I was doing my usual Sunday chores around the house recently, when I received a text message with a picture attached, from my son Ryan. The text read “Holy Cow!” with a picture of my son Andrew holding up a very large fish. Since they were at their dad’s house for the weekend I immediately called Ryan to find out where he was texting from. As it turned out, they were just down the dirt road at the pond they grew up fishing in. The excitement in Ryan’s voice was infectious.
“Andrew caught it!” he exclaimed, “Mom, you HAVE to see this fish!”
I was instructed to meet them at Twin Maples, a local bait and tackle shop, where Andrew was headed to show his fish to the owner, John Swienton. Over the years it has become a custom for us, and many others, to take a “keeper” fish there to have it measured and weighed, and of course have a picture taken on the front steps or by the Record Tree, where many large fish are hung from for photos and viewing.
When my kids were really young I started taking them fishing at the pond near our house. It was more to pass time than to really catch fish. We would dig for worms and bugs and then head for the pond. Fishing, after all, was something we could do rain or shine, early or late, spring through fall. Living on this island practically forces one to be creative with activities and ideas — there are no malls, bowling, or mainland conveniences here for a rainy day. So, we would go fishing. I think now how glad I am we did that.
I jump in my car, excited to see the fish but even more, to see Andrew. Fishing has become his “thing.” Not only does he truly love fishing, but he is good at it. It has become an outlet for him when his self esteem is low in other areas. To see his determination, ability and focus on fishing, and all it entails, is wonderful. It makes him feel good about himself — and that is all I could ever wish for.
When I arrive at Twin Maples, I see the boys are already there, Andrew on the hunt for Mr. Swienton. Seeing me, he yells across the parking lot, “Mom! Look at the fish I caught. I made the lure myself!” He stands holding the fish in his hands as I hug him, and he tells me all about how he caught it — detail by detail: “At first I thought it was a pickerel,” he says, “and then I thought it was a big snapper, and I was so scared I was going to loose my lure!” He is just oozing with pride.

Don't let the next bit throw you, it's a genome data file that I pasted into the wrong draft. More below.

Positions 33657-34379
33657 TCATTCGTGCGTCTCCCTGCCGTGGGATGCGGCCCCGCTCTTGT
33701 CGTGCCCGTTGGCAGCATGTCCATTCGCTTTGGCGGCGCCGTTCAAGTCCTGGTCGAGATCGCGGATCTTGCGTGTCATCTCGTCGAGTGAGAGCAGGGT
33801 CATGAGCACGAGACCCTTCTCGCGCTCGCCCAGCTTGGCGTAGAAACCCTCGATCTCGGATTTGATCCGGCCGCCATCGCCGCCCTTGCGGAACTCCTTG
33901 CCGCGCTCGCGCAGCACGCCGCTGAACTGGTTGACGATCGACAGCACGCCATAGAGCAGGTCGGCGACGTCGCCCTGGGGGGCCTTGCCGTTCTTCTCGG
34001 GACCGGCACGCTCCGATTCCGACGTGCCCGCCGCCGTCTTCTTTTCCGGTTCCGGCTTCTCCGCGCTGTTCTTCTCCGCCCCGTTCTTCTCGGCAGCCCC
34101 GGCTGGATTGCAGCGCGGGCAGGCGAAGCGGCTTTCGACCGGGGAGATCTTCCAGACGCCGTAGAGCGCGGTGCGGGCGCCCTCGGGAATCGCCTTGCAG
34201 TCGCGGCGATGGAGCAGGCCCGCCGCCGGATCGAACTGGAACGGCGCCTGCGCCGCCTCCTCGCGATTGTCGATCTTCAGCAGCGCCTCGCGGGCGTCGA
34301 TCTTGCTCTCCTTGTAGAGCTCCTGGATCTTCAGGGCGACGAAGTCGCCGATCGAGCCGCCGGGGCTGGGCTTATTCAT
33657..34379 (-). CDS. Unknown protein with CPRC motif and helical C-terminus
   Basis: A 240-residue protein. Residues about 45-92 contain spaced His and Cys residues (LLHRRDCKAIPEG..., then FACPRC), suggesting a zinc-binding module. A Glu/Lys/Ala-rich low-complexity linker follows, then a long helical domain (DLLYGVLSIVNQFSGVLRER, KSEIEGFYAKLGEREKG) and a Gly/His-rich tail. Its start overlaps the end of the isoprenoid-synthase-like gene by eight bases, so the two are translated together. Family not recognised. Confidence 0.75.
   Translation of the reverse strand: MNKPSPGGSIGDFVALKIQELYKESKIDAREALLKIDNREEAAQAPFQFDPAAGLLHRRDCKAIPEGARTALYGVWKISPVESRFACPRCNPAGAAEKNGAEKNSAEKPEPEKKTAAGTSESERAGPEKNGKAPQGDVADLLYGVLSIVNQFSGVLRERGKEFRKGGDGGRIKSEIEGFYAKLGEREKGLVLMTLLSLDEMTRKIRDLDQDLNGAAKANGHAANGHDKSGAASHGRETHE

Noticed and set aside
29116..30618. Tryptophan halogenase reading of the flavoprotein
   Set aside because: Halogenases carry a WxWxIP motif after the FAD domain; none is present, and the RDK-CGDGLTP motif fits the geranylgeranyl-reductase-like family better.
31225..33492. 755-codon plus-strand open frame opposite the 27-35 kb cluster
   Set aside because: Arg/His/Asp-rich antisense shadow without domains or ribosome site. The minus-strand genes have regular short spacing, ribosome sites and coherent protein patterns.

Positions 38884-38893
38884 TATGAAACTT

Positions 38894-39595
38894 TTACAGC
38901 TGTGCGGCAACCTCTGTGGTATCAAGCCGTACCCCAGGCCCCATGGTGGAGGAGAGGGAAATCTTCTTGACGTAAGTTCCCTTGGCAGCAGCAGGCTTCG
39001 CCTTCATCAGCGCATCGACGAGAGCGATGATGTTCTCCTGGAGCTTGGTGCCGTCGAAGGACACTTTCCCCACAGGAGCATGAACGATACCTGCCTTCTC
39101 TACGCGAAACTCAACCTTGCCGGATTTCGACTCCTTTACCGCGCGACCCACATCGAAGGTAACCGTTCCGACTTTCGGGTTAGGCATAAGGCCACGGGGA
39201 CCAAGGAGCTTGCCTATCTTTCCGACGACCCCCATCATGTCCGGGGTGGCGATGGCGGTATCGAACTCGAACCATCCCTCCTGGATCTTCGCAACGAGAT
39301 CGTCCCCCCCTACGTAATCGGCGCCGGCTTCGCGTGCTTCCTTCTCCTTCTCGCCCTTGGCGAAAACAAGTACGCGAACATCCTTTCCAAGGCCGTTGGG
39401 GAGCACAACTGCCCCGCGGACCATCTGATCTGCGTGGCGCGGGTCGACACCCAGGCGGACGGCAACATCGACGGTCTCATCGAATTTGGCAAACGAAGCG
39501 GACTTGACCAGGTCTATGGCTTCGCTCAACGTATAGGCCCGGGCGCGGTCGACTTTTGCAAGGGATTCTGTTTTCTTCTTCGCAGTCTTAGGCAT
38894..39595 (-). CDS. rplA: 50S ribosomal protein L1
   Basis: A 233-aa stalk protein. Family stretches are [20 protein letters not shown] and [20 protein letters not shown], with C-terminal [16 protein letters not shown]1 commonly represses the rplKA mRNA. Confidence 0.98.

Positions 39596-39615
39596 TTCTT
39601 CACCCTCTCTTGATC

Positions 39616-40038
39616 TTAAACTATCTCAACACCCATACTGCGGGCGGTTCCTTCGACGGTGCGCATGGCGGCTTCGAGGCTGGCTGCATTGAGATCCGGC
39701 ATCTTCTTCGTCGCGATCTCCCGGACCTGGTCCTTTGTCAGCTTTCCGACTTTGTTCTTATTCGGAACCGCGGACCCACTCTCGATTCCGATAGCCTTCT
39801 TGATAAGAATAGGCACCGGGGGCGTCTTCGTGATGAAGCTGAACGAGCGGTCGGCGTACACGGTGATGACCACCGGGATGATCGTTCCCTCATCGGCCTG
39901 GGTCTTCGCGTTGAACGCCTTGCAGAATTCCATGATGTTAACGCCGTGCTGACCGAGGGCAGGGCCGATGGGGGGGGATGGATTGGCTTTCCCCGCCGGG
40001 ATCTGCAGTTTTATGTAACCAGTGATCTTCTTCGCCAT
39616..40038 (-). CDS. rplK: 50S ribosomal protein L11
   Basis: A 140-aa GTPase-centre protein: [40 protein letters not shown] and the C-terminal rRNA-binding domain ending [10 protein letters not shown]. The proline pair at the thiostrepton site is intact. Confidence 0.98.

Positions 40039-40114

When Mr. Swienton appears, Andrew just beams as he shows off the fish. The next twenty minutes of measuring, weighing and picture-taking in front of the “record tree” are priceless. I can feel what a special moment it is for my nine-year-old boy. And as it turns out the large mouth bass weighs five pounds and is 23 inches long, one inch shorter than the state record.
The last few times Andrew went fishing, in the weeks just before this fresh water catch, he was surfcasting for striped bass at the channel by the old Coast Guard station with our friends Troy and Sawyer. Sawyer is one of Andrew’s best buddies that he has grown up with here on the island, and Troy is his dad. One morning they headed out at 4 a.m. and caught four stripers and a bluefish. They brought two home to Troy’s house to clean and filet. Troy is a great fisherman, both above and below the water, and has taught the boys so much about it all. From bait and lure-rigging to cleaning and filleting a fish, and a bit of everything in between. They have caught many fish from the beach, from Troy’s boat, from the breakwall and even underwater spear fishing. Andrew has learned how to tie fishing knots for his pole, and in turn has shown his brother and me how to correctly knot a hook onto a line. And he’s even taken to creating his own lures, tailored for salt or fresh water and what type fish he is trying to catch.
When Ryan and Andrew go fishing with their dad, they prefer night fishing off the beach or charter boat fishing. Last summer, they entered the annual Block Island Volunteer Fire Department Fishing Tournament where Ryan won the 16-and-under division and took home the Andrew Leone Memorial Trophy after catching a 34.5-pound striped bass. Andrew came in second in the 16-and-under division with a 10-pound bluefish. I love that they encourage kids to be a part of the summer and fall fishing tourneys out here!
Legend has it there are 365 fresh water ponds on this little island. Some are not easy to get to because of foliage and some are on private property, and some may only show up after a rainfall, but the vast majority do have fish: pickerel and blue gills, pumpkin seeds and sunfish, large and small mouth bass, yellow perch and catfish to name a few. There are snapping turtles out there, too, who will try to get your bait and hook. Fishing has been a great family activity for us, just getting out and becoming a part of nature’s landscape, on land or on the water — being quiet and still, waiting, listening….
It becomes a choice opportunity to have quality conversations with others, or quality time to think alone.
Meanwhile, Andrew has decided to have his large mouth bass stuffed and mounted for a keepsake. It has been sent to a mainland taxidermist, and Andrew eagerly awaits its return. School is over and the summer has just begun. There are many days and nights of fishing ahead.